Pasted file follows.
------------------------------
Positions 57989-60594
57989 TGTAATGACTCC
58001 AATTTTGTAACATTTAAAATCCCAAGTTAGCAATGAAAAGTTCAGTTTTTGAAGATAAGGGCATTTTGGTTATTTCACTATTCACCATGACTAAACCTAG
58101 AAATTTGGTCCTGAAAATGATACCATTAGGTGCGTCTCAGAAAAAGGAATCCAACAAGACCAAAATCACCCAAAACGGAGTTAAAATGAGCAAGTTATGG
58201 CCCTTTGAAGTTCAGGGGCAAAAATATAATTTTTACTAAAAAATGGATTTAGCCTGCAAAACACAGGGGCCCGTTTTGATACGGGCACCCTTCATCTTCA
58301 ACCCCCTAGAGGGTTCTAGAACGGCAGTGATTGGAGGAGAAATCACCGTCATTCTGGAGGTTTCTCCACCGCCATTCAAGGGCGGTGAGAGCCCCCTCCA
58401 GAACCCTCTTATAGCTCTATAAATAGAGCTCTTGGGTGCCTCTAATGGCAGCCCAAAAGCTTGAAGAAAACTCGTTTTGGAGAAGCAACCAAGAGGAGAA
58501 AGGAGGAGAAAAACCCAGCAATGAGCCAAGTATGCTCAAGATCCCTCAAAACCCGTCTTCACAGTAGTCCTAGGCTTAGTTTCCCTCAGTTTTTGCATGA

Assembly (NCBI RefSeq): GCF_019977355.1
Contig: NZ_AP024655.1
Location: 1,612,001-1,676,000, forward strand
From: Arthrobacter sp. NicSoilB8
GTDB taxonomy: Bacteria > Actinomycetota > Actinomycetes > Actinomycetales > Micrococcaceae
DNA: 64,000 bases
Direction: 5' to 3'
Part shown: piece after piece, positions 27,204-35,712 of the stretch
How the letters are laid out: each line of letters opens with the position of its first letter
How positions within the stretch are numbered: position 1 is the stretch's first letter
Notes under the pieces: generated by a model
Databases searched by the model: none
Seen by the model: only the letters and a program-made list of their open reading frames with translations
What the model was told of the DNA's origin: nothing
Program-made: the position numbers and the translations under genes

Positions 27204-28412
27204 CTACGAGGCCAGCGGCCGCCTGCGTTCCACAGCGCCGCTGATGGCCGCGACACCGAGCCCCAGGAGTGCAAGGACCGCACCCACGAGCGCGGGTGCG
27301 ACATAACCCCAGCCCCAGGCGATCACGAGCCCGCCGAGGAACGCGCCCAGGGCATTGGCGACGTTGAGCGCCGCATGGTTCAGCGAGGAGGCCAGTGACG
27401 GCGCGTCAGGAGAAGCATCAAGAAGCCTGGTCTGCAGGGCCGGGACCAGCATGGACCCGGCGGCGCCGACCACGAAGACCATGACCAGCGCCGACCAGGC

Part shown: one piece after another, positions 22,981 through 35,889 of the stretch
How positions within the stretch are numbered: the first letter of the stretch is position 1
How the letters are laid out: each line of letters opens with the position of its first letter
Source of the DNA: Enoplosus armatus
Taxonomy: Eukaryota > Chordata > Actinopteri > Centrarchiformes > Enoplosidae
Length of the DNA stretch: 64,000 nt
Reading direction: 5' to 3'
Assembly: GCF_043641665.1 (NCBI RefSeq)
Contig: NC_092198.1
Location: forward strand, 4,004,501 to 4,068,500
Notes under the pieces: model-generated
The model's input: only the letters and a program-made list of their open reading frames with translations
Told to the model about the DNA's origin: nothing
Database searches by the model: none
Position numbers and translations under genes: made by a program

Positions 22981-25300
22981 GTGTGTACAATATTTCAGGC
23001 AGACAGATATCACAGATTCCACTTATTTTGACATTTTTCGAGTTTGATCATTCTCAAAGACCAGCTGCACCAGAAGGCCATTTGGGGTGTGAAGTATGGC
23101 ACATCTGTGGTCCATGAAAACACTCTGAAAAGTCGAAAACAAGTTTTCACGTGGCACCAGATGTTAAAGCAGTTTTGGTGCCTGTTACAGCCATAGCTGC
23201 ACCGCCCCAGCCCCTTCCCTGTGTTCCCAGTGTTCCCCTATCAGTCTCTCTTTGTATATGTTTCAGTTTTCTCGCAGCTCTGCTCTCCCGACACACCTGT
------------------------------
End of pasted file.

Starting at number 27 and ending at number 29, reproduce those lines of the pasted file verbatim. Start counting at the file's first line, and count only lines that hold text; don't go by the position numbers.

27401 GCGCGTCAGGAGAAGCATCAAGAAGCCTGGTCTGCAGGGCCGGGACCAGCATGGACCCGGCGGCGCCGACCACGAAGACCATGACCAGCGCCGACCAGGC

Part shown: one piece after another, positions 22,981 through 35,889 of the stretch
How positions within the stretch are numbered: the first letter of the stretch is position 1